Hello readers! I’m happy to share excerpt of new historical romance by Sarah M. Eden, he Merchant and the Rogue, as a part of blog tour organised by Austen Prose Tours. Please check out the snippet of this new book in series in this post.
The Merchant and the Rogue : Proper Romance Victorian by Sarah M. Eden
Book 3 in The Dread Penny Society
Publication Date : August 17th 2021
Publisher : Shadow Mountain Publishing
Genre : Historical Romance, Historical Mystery/Suspense, Inspirational Fiction
Previous Books in the Series: The Lady and the Highwayman (2019) & The Gentleman and the Thief (2020)
Vera Sorokina loves reading the Penny Dreadfuls and immersing herself in tales of adventure, mystery, and romance. Her own days are filled with the often-mundane work of running the book and print shop she owns with her father. The shop offers her the freedom and income to employ and protect the poverty-stricken Londoners she’s come to care about, and it gives her father something to do other than long for their hometown of St. Petersburg. She is grateful for the stability in their lives, but she often feels lonely.
Brogan Donnelly was born and raised in Ireland, but has lived in London for several years, where he’s built a career as a Penny Dreadful writer. He has dedicated himself to the plight of the poor with the help of his sister. His membership in the secretive Dread Penny Society allows him to feel he isn’t entirely wasting his life, yet he feels dissatisfied. With no one to share his life with but his sister, he fears London will never truly feel like home.
Brogan and Vera’s paths cross, and the attraction is both immediate and ill-advised. Vera knows from experience that writers are never to be trusted, and Brogan has reason to suspect not everything at her print shop is aboveboard. When the growing criminal enterprise run by the elusive and violent Mastiff begins targeting their area of London, Brogan and Vera must work together to protect the community they’ve both grown to love. But that means they’ll need to learn to trust each other with dangerous secrets that have followed both of them from their home countries.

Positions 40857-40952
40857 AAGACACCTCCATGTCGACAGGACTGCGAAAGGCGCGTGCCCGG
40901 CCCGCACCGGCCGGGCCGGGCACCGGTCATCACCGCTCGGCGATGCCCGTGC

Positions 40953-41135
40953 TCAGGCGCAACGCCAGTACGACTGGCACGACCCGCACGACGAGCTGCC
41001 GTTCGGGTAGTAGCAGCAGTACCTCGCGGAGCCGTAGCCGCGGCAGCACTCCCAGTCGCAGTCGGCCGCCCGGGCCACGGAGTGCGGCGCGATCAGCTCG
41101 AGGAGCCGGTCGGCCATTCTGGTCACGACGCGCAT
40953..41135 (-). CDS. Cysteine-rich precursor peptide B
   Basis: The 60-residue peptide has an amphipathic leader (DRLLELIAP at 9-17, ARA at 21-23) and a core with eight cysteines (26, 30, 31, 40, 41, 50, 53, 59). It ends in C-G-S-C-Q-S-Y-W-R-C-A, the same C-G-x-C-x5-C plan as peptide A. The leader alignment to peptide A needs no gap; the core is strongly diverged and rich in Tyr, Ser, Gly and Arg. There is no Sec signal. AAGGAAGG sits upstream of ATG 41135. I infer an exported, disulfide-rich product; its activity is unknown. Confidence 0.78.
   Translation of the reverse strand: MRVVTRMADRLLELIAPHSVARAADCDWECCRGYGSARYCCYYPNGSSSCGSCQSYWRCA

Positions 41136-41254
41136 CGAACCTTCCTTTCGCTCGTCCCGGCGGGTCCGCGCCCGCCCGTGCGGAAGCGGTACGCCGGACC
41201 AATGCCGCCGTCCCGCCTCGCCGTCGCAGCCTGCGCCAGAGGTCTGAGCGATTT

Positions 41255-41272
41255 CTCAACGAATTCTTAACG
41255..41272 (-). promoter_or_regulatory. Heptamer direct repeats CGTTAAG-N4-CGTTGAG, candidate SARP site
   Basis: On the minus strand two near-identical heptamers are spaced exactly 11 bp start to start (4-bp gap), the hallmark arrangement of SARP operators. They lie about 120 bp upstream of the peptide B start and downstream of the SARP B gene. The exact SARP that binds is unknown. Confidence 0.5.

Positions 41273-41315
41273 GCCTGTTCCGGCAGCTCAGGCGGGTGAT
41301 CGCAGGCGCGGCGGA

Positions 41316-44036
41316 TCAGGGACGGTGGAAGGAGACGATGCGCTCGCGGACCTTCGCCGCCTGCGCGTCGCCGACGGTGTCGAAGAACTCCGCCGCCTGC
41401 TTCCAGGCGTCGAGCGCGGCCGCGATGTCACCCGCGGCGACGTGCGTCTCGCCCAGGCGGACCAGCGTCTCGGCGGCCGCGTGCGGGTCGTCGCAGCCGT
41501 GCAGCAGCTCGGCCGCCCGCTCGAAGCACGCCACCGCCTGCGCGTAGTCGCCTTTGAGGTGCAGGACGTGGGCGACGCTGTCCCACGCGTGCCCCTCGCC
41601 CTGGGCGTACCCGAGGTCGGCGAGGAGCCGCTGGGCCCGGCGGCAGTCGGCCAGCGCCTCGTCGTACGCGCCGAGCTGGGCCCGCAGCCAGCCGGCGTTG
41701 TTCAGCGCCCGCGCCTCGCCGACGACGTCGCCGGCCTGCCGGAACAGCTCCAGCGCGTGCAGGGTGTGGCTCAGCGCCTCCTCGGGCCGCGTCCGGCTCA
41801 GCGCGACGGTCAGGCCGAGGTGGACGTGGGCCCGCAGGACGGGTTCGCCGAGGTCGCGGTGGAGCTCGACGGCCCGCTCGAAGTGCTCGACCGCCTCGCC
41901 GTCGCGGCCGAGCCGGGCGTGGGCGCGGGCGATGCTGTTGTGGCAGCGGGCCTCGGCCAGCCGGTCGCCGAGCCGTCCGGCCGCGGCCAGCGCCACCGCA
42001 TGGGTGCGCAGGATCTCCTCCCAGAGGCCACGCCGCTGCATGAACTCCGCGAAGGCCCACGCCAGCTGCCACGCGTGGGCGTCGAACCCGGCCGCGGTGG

Instalment I – in which our lonely Heroine is forced to endure the company of a Person with a most Roguish reputation!
In the village of Chippingwich was a confectionary shop where sweets of unparalleled deliciousness were sold by a woman who had not long been a resident. Tallulah O’Doyle’s arrival in the picturesque hillside hamlet had gone mostly unnoticed until she opened her shop and became quite quickly a favorite of many villagers. She created and sold peppermints and taffies, anise candies and sweets with soft cream centers. She included cakes and biscuits in her offerings and showed herself quite adept at all that she made. Indeed, she had no equal in the matter of confectionary delights.
Alas, her life was not nearly so honeyed as the sweets she sold! Tallulah was quite alone in the world, without parents or siblings, without the dear friends she’d known when she was young, without the beloved granny who had raised her on tales of the Fae and warnings of creatures lurking somewhere between myth and reality. Tallulah now lived far from her childhood home in Ireland, far from the familiar paths and fields she’d daily traversed. To England she’d come to build a new life, and, for all her show of bravery and determination, she was lonely and terribly uncertain.
“Lemon drops, please, Miss Tallulah.” Seven-year-old Belinda Morris clinked a ha’penny onto the shop counter, the top of her head barely visible.
“Not peppermints?” That was Belinda’s usual choice of sweets.
“Marty likes lemon drops.”
Tallulah leaned forward across the counter, the better to see the dear child. “And he has convinced you to try them?”
She shook her head. “He don’t have a ha’penny. I’m sharin’ with him.” Her eyes darted toward the shop window.
Little Marty, near in age to Belinda, stood on the other side of the glass, watching with a look of earnest worry. She knew his family was not particularly flush; the sweets he purchased now and then came dear to him. That this girl, whose situation was not much better, would buy his favorite in order to brighten his day . . . Dear, kind Belinda!